Scientific artefacts—the essential knowledge emerging from the described research—vary in terms of granularity and level of abstraction. From the granularity perspective, they may cover an entire sentence, or a part of it—e.g., a phrase or a clause [2]. Similarly, the level of abstraction ranges from high-level, generic types, such as Method and Results [3] to fine-grained decompositions, like Hypothesis, Discussion, Observation [4], or to domain-specific ones—e.g., Intervention, Population, Outcome [5]. Recognising and classifying these scientific artefacts is challenging, however, the literature consists of several approaches that achieve reasonable results on automatically identifying them. Moreover, in the EBM domain, classification results are particularly encouraging, as shown in [2, 68]. Using the extraction methods and results as foundation, we can now focus on investigating semantic relationships between artefacts, as well as appropriate consolidation approaches. The contribution of this paper is two-fold: firstly, we propose an efficient regression model for computing the pairwise similarity between statements, relying on the assumption that the statements represent full sentences. Additionally, as part of the model, we include a series of similarity features from new perspectives, such as, window-based syntactic and semantic similarity measures and sentence structural similarities. Secondly, we make the first steps towards understanding the difference between applying such a model trained on a general English corpus to a specific EBM corpus.

The experimental results achieved on the SICK corpus [9] are comparable to those achieved by the state-of-the-art solutions. On the other hand, given the lack of an appropriate gold standard in the EBM domain, we have validated the application of our approach on a subset of the NICTA-PIBOSO corpus [6] with the help of five human annotators. The outcome shows that, even though the model has been built using general English features, the performance is still encouraging when correlated with human judgment.

Materials and methods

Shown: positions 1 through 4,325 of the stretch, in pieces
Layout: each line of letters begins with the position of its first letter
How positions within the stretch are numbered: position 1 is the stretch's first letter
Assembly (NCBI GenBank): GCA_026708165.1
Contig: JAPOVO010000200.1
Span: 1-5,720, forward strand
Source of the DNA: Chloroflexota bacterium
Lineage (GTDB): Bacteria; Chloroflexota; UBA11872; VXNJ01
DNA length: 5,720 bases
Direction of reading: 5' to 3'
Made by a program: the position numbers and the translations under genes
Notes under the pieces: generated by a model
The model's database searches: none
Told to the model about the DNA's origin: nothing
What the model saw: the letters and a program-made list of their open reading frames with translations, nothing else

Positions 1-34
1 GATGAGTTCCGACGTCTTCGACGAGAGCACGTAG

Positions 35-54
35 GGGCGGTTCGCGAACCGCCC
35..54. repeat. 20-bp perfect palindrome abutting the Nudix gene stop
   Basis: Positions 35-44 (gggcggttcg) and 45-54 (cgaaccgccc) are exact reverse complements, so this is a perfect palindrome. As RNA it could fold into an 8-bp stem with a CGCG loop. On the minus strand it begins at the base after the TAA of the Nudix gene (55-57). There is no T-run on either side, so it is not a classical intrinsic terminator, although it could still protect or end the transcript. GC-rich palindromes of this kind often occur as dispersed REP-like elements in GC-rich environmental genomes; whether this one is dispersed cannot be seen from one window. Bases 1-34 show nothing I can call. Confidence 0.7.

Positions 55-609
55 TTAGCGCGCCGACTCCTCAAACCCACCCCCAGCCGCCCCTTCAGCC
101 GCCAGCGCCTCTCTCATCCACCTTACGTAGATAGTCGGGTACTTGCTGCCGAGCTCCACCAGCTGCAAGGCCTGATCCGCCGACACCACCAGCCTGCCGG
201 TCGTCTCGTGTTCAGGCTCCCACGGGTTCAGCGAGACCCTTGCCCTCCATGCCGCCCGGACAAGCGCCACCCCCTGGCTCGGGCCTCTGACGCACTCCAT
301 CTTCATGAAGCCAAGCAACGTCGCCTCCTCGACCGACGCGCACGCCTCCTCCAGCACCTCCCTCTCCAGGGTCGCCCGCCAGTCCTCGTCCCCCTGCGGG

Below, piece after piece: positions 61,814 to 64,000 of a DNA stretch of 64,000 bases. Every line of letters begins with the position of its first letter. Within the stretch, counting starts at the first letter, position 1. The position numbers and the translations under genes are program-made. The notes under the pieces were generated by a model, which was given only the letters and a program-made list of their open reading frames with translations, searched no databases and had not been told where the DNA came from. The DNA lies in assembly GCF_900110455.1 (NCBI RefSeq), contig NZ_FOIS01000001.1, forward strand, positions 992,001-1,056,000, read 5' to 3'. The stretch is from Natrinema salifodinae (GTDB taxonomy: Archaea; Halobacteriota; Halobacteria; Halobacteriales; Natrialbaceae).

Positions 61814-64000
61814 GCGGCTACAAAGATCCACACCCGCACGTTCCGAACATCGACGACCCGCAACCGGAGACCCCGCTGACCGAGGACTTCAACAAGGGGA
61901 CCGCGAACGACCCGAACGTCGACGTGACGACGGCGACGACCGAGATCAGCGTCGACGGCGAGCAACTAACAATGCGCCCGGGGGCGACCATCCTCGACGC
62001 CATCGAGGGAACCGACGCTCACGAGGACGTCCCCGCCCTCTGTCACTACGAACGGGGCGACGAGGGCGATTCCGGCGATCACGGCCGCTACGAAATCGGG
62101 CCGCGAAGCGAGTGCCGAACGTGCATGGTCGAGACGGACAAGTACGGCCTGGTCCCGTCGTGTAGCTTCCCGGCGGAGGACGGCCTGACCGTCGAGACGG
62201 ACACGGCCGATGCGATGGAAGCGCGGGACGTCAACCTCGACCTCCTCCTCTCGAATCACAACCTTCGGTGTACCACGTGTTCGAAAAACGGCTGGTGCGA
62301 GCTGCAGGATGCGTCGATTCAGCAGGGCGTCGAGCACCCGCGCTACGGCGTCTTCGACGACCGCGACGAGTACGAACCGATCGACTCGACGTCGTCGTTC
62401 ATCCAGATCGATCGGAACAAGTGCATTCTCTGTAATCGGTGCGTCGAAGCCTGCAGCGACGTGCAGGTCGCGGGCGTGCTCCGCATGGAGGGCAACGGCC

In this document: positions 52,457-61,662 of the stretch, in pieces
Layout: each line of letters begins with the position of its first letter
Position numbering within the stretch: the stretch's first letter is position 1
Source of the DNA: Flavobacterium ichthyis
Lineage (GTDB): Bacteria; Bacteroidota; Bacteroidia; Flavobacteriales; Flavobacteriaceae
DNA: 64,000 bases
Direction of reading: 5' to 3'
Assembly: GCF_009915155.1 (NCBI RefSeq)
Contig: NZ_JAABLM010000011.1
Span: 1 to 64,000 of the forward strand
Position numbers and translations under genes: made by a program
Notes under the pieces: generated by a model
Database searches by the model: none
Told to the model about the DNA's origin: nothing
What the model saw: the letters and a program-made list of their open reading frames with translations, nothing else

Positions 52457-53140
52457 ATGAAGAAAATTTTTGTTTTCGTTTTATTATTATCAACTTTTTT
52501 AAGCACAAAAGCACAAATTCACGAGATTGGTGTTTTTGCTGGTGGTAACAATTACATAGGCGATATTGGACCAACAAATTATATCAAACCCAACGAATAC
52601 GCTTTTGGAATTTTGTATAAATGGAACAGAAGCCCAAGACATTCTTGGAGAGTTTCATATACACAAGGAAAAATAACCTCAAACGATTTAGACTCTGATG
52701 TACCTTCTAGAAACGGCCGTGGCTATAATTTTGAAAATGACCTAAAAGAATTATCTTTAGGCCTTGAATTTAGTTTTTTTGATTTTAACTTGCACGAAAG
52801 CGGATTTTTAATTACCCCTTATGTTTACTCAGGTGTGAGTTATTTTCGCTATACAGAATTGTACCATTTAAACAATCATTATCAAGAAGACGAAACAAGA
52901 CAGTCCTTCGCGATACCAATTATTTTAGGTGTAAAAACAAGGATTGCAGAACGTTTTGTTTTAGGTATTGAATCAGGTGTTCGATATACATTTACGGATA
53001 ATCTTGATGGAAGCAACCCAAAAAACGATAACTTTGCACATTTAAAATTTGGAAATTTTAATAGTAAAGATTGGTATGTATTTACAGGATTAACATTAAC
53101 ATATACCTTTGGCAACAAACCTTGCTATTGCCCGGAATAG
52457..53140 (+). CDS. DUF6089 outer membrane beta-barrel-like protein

The task we aim to address is to quantify the degree of similarity between pairs of sentence-level scientific artefacts sharing the underlying rhetorical type—e.g., Population, Intervention, Background, Study Design, or Outcome in the case of the PIBOSO scheme [6]. There are several ways to attain this goal, ranging from the ratio of directly aggregated (e.g., averaged) values of a set of features to compositional distributional semantics. We chose to approach this problem from a classification perspective. More concretely, given a pair of sentences, we encode a variety of relatedness features in a vector of attributes and then predict the degree of their similarity by employing learning algorithms.

In this setting, the complexity of the task is dictated by the granularity of the target classes. The most straightforward option would be to treat similarity as a dichotomy and classify the pair as being ‘similar’ or ‘not similar’. Increasing the level of granularity—i.e., instead of two classes to opt for three or more, e.g., ‘not similar’, ‘slightly similar’ and ‘similar’—leads to an increased difficulty in classification, since the boundaries between classes become more volatile. Finally, the choice of classes is also influenced by the availability of a gold standard and its associated annotation scheme. As we discuss in the Experimental Setup section, we were guided by the scheme used to annotate the SICK corpus [9]. This quantifies similarity as a real number ranging from 1 to 5, with 1 being completely dissimilar and 5 representing perfect similarity.